As property prices rise, so for many, living spaces become smaller.
Space is one of the few intangible luxuries and one to be greatly prized. Space brings comfort and opportunities whilst the lack of space restricts comfort and can limit enjoyment of one's home.
That said, a friend has the most delightful flat in the centre of Florence which is so compact that every inch has to be considered and used with care if it is to be enjoyed. To this end, it is perfect in every detail and can be lived in and enjoyed as much as places twice the size. To achieve this, however, my friend has to be very disciplined and tidy.
So, for those fortunate enough to have space, there are three rooms that are essential for the smooth running of a family home. They are the utility room, pantry and boot room. I could add a fourth - the scullery - but with modern dishwashers this can hardly be thought of as a necessity.
The utility room doubles as the laundry room and where necessary, as a boot room as well. The utility room is part of the engine of a well ordered house. It may contain an additional freezer or fridge, as well as all of the paraphernalia for laundry. As well as these functions, space could be made for a large Belfast sink and a worktop for both flower arranging and cleaning purposes. The utility room should be well thought out with plenty of space for storage of all of the gadgets, tools, vases and supplies for the efficient running of the house.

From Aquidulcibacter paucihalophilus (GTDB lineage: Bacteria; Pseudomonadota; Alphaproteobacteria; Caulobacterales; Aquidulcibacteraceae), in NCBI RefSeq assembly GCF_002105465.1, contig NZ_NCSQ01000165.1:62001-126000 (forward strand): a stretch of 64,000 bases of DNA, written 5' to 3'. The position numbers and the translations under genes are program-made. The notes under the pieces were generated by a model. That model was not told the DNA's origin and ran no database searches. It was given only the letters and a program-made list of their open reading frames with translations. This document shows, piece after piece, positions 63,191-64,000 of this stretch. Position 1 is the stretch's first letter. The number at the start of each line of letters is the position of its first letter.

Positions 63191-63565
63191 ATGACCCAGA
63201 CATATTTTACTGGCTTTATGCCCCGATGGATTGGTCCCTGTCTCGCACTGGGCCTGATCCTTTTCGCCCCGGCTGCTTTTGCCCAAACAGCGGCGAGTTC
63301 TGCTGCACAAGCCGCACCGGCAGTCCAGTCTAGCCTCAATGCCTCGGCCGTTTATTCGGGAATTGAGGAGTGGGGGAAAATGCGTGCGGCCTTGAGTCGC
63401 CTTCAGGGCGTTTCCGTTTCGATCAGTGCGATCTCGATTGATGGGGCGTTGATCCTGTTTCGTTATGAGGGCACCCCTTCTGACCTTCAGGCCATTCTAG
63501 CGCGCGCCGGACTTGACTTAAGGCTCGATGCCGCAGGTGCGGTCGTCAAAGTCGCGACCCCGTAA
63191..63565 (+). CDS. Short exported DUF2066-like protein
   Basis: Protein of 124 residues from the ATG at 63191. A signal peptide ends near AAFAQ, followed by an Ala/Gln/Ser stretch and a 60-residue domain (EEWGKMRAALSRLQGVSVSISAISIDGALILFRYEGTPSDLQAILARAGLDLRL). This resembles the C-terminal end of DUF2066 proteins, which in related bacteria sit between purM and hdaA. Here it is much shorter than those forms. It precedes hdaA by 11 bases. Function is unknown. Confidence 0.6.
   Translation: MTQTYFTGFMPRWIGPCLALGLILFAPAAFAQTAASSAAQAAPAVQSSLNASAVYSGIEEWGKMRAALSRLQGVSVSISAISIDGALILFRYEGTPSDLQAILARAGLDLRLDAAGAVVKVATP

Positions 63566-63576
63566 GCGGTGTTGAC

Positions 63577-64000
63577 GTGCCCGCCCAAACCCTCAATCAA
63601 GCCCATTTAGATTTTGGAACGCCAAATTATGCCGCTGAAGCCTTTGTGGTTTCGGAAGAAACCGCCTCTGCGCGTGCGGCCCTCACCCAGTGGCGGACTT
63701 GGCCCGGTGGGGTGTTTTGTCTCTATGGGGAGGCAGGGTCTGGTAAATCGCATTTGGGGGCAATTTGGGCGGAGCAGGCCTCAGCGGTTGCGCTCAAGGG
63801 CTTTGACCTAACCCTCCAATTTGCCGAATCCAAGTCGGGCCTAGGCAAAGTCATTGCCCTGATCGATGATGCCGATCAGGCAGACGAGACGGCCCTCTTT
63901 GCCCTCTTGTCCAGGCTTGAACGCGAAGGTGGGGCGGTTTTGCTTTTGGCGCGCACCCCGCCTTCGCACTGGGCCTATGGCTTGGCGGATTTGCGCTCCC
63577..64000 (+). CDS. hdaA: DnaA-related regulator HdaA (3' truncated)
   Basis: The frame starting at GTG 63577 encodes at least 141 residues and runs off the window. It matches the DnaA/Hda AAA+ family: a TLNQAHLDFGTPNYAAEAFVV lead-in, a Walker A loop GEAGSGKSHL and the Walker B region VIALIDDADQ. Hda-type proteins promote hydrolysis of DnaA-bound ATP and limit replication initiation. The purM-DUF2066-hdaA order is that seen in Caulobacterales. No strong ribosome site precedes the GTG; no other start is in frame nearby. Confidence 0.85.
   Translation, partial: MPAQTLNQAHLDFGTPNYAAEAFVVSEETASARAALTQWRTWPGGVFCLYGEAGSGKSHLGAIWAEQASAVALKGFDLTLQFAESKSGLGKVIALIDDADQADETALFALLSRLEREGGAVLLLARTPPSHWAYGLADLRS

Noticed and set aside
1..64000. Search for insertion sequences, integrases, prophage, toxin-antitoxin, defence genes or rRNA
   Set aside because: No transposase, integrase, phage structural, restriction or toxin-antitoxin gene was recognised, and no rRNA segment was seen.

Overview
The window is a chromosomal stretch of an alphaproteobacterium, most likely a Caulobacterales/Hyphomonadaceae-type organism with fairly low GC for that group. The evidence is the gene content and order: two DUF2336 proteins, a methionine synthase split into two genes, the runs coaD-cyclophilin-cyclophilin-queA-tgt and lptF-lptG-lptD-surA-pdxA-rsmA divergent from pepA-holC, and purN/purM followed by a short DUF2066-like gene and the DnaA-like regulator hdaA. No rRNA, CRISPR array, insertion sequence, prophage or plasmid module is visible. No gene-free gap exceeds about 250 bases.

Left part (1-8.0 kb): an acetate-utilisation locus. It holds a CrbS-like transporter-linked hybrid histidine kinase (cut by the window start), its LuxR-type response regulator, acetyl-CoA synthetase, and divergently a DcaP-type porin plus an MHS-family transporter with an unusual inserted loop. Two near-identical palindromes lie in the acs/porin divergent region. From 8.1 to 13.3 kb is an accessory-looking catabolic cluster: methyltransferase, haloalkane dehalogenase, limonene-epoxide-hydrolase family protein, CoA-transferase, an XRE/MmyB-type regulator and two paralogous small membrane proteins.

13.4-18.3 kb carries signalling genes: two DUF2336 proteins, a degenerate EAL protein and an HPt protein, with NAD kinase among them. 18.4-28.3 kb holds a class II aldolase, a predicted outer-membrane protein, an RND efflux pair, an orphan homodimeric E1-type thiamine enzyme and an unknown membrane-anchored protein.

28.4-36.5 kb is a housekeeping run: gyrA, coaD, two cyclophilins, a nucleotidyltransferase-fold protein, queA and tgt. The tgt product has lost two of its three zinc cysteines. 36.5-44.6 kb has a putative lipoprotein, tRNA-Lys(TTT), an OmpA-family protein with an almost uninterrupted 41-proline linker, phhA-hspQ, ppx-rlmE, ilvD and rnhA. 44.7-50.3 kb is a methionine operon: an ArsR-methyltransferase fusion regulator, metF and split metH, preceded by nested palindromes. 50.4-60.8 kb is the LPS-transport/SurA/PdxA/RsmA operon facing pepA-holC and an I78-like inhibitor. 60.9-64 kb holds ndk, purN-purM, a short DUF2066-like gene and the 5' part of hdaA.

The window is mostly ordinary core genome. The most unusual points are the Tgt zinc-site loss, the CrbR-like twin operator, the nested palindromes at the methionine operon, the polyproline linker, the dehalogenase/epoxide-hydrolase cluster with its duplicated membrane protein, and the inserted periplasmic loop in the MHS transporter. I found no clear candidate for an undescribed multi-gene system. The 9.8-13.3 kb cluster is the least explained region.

In our own utility room we have included a drying cabinet for drying clothes during the wet days of the year - of which there are many. This sits alongside the washing machine which in turn sits alongside the airing cupboard.
The boot room can be part of the utility room and in many houses this is the case. A separate room, however, is ideal as there are always a multitude of shoes, boots, coats, umbrellas and walking sticks. Where possible, a bench to sit on makes the room more agreeable. This room should be warm to air coats and shoes and of course makes an ideal place for a dog - especially those of a large variety or those used for retrieving!
In contrast to the utility room and boot room, the pantry should be cool and clean and maintained as such. Ideally it would be next to the kitchen and if possible north facing which will assist in keeping it naturally cool. There is also no need for daylight in the pantry as many provisions benefit from both cool and dark conditions. Shelving can be simple yet elegant - evenly spaced on timber brackets or, if preferred, adjustable. I prefer the former as from experience, shelves, once established, are seldom if ever adjusted.
Incorporating a cold shelf into the pantry - usually of honed slate - is a lovely touch as many foods and prepared dishes will keep perfectly without the need to be kept in a refrigerator.
Today there is a company that specialises in such spaces - Plain English Design - having recognised the need for areas that provide comfort to any well ordered house.